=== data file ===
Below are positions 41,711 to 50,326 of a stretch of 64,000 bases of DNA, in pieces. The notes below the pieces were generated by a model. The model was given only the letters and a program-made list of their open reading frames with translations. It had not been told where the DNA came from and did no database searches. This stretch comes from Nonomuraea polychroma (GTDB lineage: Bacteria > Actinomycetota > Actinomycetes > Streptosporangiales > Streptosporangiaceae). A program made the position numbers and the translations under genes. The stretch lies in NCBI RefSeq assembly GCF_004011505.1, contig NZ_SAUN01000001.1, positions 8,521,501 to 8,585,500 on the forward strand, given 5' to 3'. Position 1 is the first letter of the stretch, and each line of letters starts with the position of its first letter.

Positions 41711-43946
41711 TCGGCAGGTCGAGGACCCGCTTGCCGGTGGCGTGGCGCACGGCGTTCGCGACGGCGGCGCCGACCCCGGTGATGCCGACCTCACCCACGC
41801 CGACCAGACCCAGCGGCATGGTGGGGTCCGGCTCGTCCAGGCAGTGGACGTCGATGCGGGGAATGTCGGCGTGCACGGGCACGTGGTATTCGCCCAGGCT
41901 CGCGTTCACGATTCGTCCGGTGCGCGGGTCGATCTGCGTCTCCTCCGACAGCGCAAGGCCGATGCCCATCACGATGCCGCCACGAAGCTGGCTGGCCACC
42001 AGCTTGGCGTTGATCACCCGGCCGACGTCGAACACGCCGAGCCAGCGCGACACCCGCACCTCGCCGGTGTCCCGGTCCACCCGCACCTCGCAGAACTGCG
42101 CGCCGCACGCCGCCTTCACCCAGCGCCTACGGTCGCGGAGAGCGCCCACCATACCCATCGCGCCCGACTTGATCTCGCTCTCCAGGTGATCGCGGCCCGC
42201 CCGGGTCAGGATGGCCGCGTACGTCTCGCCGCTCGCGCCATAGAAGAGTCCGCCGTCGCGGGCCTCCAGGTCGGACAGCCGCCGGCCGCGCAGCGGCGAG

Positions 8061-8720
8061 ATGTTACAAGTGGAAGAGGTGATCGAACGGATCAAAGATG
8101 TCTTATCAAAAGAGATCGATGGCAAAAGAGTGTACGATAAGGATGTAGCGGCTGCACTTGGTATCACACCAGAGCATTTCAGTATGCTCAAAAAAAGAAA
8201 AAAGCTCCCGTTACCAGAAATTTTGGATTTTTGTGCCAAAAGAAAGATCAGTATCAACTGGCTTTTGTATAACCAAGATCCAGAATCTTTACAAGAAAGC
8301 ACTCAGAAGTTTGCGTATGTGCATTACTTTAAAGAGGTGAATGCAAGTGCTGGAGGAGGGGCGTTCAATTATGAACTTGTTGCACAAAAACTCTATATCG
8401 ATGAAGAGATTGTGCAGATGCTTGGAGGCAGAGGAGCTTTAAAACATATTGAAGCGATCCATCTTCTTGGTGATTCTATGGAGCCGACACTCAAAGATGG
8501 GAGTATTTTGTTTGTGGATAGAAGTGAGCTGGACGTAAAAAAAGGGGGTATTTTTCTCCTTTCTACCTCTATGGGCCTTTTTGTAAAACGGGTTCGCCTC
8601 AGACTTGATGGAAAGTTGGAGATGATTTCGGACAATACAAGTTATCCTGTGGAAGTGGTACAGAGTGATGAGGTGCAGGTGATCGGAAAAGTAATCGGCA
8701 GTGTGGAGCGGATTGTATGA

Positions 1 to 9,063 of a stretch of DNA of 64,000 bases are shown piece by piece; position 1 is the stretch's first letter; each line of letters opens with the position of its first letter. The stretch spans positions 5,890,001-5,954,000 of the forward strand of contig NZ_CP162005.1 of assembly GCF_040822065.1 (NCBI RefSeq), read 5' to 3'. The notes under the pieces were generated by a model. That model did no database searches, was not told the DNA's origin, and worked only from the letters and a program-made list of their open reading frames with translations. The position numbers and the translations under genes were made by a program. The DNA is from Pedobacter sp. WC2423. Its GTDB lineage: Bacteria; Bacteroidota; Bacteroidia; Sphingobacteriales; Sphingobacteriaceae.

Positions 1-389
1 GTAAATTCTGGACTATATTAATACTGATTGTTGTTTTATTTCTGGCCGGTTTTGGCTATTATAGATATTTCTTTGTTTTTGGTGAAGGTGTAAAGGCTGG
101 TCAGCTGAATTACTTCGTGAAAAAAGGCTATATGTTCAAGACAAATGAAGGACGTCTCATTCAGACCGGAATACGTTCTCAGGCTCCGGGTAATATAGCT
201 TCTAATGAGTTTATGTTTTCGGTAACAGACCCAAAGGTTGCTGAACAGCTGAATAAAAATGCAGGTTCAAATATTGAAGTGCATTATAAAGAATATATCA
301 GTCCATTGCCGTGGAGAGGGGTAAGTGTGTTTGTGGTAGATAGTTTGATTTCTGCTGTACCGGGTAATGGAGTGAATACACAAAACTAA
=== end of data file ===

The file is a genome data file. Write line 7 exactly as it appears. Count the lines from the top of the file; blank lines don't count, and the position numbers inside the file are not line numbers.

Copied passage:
42101 CGCCGCACGCCGCCTTCACCCAGCGCCTACGGTCGCGGAGAGCGCCCACCATACCCATCGCGCCCGACTTGATCTCGCTCTCCAGGTGATCGCGGCCCGC